Artists normally start working with a wheel and a kiln only after they have bagged enough experience in the domain. However, with a bit of practice and patience, you can understand how a pottery wheel works. Using a pottery wheel requires crafting with clay variants such as earthenware clay, ball clay, ceramic Clay, and so on. But, these clay variants cannot be baked in the oven rather only in the kiln. So, how can you avoid the kiln and still craft some amazing pottery pieces? The key is to use oven-bake clay such as air-dry Clay.
Now, as an artist, you might also want to use polymer clay for pottery wheel forming. However, polymer clay consists of waterproof & oil-based ingredients that cannot get wet easily. As you might know, working on a pottery wheel requires a fair usage of water for easy molding. Hence, doing this with polymer clay might not be possible.
So, the key is to use air-dry clay on the pottery wheel and create some amazing pieces instantly.
Types of Oven Bake Clay: Can You Use it on a Pottery Wheel?
Before you move ahead and start using oven-bake clay on the pottery wheel, you need to understand the types available at your disposal. The final result you would expect from the throwing process would depend on the type of Clay you select for the same.
So, let us check them out and understand their workability on a pottery wheel.
1. Polymer Clay:
In the world of air-dry Clay, polymer clay is among the easiest to craft air-dry Clay as it is easy to mold given its plasticity. The best thing about polymer clay is the fact that it doesn’t dry out while working and gives you a chance to mold it to perfection. However, it must be kept in an oven and baked at a high temperature to harden it. Polymer clay comes in a range of bright and primary colors that make it easier to craft some amazing pieces that look surreal. The Clay looks and feels like plastic when baked inside the oven.
2. Paper Clay:
Another form of air-dry Clay that is popular among artists is paper clay. It is made from a naturally occurring clay body. As compared to ceramic Clay, paper clay has an additional amount of fiber. This helps add to the strength as the Clay starts to dry. In addition, paper clay doesn’t need firing and achieves permanency once it completely dries out.
The Clay is crafted with paper fiber which is pulpy and hence soaks in a good amount of water when being kneaded. This is why it is light in weight and isn’t as strong as normal ceramic Clay.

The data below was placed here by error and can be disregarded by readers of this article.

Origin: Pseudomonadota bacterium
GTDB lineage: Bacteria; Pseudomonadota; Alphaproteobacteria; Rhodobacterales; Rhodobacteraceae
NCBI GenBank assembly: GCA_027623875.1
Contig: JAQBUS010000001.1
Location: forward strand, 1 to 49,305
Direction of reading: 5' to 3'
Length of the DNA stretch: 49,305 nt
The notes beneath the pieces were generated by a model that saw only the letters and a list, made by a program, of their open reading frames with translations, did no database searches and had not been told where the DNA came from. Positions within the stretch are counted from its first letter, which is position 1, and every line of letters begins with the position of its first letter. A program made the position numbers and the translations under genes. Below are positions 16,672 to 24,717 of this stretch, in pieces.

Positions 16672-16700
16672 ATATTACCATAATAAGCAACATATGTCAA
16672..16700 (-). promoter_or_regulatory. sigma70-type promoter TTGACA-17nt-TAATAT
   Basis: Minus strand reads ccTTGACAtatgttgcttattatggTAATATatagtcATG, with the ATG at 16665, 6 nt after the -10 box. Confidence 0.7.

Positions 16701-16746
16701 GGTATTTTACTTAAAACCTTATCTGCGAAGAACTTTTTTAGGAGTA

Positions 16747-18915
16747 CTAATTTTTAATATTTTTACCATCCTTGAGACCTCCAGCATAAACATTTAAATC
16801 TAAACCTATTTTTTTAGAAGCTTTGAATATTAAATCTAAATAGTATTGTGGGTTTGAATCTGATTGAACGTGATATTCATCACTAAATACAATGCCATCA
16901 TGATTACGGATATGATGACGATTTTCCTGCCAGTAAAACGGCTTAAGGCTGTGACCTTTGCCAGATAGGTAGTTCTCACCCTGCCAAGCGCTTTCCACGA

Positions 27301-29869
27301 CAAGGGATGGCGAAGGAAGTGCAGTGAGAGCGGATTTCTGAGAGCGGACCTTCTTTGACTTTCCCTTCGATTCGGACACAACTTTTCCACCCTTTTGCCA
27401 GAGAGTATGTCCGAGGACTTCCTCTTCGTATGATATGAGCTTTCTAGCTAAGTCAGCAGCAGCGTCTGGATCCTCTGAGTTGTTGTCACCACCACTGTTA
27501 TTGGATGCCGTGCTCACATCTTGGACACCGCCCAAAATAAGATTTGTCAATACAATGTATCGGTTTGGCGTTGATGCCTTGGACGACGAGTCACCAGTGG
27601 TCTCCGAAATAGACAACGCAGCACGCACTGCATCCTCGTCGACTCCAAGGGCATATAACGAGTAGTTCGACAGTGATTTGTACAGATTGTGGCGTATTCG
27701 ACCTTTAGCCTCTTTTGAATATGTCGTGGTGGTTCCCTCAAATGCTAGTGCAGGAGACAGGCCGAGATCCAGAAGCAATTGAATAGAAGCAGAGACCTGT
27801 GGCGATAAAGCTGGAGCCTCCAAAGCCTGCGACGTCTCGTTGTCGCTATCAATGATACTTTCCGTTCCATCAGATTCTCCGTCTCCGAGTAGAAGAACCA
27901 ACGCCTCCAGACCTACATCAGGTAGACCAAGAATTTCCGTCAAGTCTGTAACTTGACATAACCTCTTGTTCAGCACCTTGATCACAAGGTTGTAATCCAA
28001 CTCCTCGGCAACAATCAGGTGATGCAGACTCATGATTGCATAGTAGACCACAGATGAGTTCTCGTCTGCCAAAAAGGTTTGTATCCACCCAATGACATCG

3. Cold Porcelain:
Cold porcelain packs in glue and cornstarch, but unlike its name, this air-dry clay variant doesn’t contain porcelain. As the Clay hardens, it attains a soft and whitish appearance which is similar to that of porcelain and hence the name.
This clay variant doesn’t require any firing and hence falls under the air-dry category.
Air-Dry Clay Types
|Polymer Clay||PVC Resin & Liquid Plasticizer||Might Contain Toxic Elements Depending on the Brand|
|Paper Clay||Cellulose/Paper Fiber||Completely Environment-Friendly and Bio-Degradable|
|Cold Porcelain||White Glue & Corn Starch||Non-Toxic, Bio-Degradable Material|
Which Clay is the best option for pottery wheel throwing?
Now that you understand your options well let us understand which Clay fits the criteria perfectly before you start experimenting. Even though cold porcelain and polymer are commonly used Clay for crafting a purpose, it has more plasticity, which might not be ideal for the wheel throwing and molding process. Therefore, these clay variants are better for modeling sculptures as opposed to throwing.
However, certain brands of paper clay might be ideal for throwing and molding in the pottery wheel. It might work similarly to ceramic Clay, depending on how good you are at throwing. Although views about this Clay aren’t as clear when being used on a pottery wheel, it is still worth trying. The presence of a good amount of fiber makes it steady while being worked on the pottery wheel.
When using this Clay on your pottery wheel, it must be wedged properly before shaping it up. However, you might not see a similar consistency that you would see with ceramic Clay when you wedge the paper clay. Centering is easier with air-dry paper clay as compared to ceramic Clay. You might surely experience difficulty shaping the Clay in the start. However, with a bit of practice, you might get it right. Try not to push your clay piece to more than it can handle. Once you master centering, you can surely craft a great piece as you go while ensuring the right consistency.
Another amazing thing about air-dry paper clay is the fact that it shouldn’t be too hard when wedging. Try to introduce the right amount of moisture in order to make it homogenous for better wedging and throwing. However, refrain from using a lot of water as this clay variant is prone to collapse faster as compared to ceramic Clay.
Once you are done shaping your clay piece, let it dry properly in an airy space. You will notice that paper clay dries out faster as compared to ceramic Clay, so you might have to work faster when wedging and molding the Clay to your requirements. If you are wondering which brand is the right choice, you can try Creative Paperclay modeling material that is perfect for molding, sculpting, and shaping while it’s moist. In addition, the Clay is clean & odorless with no harmful toxins.
Is Air-Dry Paper Clay Right for Pottery?
Although using air-dry paper clay might be something new to try out with a pottery wheel, it sure brings in a plethora of benefits. Let us take a look at them:
- Ideal for Beginners:
Air-dry paper clay is perfect for beginner artists that are just venturing into the world of pottery. This Clay is easier to mold, wedge, and throw with no need to fire the Clay within a kiln.